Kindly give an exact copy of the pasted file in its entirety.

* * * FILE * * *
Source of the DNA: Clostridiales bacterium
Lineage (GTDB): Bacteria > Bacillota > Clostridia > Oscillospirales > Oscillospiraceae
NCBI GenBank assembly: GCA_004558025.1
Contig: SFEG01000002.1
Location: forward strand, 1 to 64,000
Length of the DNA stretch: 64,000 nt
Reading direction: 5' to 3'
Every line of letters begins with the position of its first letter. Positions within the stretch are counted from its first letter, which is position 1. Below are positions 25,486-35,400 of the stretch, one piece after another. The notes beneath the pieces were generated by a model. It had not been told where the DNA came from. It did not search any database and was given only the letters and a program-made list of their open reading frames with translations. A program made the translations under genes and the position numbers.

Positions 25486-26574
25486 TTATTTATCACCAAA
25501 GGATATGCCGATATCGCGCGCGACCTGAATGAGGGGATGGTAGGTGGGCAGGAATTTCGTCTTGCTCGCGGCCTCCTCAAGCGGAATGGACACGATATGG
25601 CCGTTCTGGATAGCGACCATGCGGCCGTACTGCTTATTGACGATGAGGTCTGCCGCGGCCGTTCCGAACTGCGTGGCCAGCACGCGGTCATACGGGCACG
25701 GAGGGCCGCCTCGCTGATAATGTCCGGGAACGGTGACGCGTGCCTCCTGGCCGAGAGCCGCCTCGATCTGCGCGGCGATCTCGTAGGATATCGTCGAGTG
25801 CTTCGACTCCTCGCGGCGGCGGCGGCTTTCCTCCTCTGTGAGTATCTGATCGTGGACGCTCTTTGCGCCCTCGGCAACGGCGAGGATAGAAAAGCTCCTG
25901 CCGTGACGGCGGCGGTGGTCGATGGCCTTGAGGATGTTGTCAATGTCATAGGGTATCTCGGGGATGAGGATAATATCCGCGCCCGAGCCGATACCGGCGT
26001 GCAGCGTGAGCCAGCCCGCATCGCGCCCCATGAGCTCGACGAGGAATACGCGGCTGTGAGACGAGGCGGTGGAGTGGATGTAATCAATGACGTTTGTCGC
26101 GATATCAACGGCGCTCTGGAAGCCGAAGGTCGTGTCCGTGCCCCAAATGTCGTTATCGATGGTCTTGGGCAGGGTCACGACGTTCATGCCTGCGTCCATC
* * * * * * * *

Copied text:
Source of the DNA: Clostridiales bacterium
Lineage (GTDB): Bacteria > Bacillota > Clostridia > Oscillospirales > Oscillospiraceae
NCBI GenBank assembly: GCA_004558025.1
Contig: SFEG01000002.1
Location: forward strand, 1 to 64,000
Length of the DNA stretch: 64,000 nt
Reading direction: 5' to 3'
Every line of letters begins with the position of its first letter. Positions within the stretch are counted from its first letter, which is position 1. Below are positions 25,486-35,400 of the stretch, one piece after another. The notes beneath the pieces were generated by a model. It had not been told where the DNA came from. It did not search any database and was given only the letters and a program-made list of their open reading frames with translations. A program made the translations under genes and the position numbers.

Positions 25486-26574
25486 TTATTTATCACCAAA
25501 GGATATGCCGATATCGCGCGCGACCTGAATGAGGGGATGGTAGGTGGGCAGGAATTTCGTCTTGCTCGCGGCCTCCTCAAGCGGAATGGACACGATATGG
25601 CCGTTCTGGATAGCGACCATGCGGCCGTACTGCTTATTGACGATGAGGTCTGCCGCGGCCGTTCCGAACTGCGTGGCCAGCACGCGGTCATACGGGCACG
25701 GAGGGCCGCCTCGCTGATAATGTCCGGGAACGGTGACGCGTGCCTCCTGGCCGAGAGCCGCCTCGATCTGCGCGGCGATCTCGTAGGATATCGTCGAGTG
25801 CTTCGACTCCTCGCGGCGGCGGCGGCTTTCCTCCTCTGTGAGTATCTGATCGTGGACGCTCTTTGCGCCCTCGGCAACGGCGAGGATAGAAAAGCTCCTG
25901 CCGTGACGGCGGCGGTGGTCGATGGCCTTGAGGATGTTGTCAATGTCATAGGGTATCTCGGGGATGAGGATAATATCCGCGCCCGAGCCGATACCGGCGT
26001 GCAGCGTGAGCCAGCCCGCATCGCGCCCCATGAGCTCGACGAGGAATACGCGGCTGTGAGACGAGGCGGTGGAGTGGATGTAATCAATGACGTTTGTCGC
26101 GATATCAACGGCGCTCTGGAAGCCGAAGGTCGTGTCCGTGCCCCAAATGTCGTTATCGATGGTCTTGGGCAGGGTCACGACGTTCATGCCTGCGTCCATC